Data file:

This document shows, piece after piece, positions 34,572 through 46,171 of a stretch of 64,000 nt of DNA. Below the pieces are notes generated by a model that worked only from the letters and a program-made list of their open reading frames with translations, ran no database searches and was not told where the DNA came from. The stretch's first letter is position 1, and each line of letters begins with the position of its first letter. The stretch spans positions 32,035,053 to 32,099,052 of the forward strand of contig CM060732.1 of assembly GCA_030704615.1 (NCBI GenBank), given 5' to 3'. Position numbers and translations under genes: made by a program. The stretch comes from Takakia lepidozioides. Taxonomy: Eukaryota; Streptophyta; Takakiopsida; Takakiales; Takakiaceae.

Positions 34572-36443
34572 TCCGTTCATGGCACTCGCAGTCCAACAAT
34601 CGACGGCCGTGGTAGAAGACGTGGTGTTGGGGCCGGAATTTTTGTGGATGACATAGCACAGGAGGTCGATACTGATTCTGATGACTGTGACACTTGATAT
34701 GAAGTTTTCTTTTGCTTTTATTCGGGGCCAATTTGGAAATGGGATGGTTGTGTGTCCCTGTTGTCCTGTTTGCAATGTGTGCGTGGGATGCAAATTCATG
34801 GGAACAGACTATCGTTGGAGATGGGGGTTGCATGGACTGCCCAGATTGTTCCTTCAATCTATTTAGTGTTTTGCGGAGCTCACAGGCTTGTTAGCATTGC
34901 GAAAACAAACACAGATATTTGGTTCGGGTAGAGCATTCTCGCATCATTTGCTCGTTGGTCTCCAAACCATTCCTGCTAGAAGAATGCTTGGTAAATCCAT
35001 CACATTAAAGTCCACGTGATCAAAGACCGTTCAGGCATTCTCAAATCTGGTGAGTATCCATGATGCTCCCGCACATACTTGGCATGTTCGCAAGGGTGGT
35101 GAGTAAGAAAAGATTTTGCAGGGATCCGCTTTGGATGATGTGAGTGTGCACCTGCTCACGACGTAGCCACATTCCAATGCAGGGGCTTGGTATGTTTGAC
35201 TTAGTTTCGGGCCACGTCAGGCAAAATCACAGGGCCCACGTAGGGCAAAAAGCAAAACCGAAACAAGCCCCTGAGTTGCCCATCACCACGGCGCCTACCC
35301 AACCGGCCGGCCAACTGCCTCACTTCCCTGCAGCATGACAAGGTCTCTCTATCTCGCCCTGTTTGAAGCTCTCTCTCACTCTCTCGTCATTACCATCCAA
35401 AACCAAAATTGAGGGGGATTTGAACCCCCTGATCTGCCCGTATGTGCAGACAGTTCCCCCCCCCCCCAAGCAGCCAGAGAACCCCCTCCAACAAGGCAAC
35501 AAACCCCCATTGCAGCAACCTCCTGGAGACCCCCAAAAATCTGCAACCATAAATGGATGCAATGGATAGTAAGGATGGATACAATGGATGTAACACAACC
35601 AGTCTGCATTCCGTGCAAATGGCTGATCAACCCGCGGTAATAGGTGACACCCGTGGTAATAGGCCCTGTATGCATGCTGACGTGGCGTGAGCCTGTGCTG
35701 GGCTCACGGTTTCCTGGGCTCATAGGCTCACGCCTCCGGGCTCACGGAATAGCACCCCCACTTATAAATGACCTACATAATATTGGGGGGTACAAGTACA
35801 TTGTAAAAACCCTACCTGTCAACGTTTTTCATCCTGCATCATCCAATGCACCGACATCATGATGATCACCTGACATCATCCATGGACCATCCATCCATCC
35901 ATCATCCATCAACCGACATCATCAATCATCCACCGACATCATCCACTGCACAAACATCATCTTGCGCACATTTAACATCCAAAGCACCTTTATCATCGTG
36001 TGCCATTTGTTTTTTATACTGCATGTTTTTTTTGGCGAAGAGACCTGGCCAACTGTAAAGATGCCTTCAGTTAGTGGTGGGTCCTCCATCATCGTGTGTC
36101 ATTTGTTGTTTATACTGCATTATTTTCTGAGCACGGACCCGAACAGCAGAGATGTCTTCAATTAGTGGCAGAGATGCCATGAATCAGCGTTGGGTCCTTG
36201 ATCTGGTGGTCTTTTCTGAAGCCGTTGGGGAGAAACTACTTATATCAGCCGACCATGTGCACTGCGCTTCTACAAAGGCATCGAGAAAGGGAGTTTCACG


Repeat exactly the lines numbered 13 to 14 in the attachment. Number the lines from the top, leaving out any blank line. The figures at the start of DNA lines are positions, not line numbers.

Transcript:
35501 AAACCCCCATTGCAGCAACCTCCTGGAGACCCCCAAAAATCTGCAACCATAAATGGATGCAATGGATAGTAAGGATGGATACAATGGATGTAACACAACC
35601 AGTCTGCATTCCGTGCAAATGGCTGATCAACCCGCGGTAATAGGTGACACCCGTGGTAATAGGCCCTGTATGCATGCTGACGTGGCGTGAGCCTGTGCTG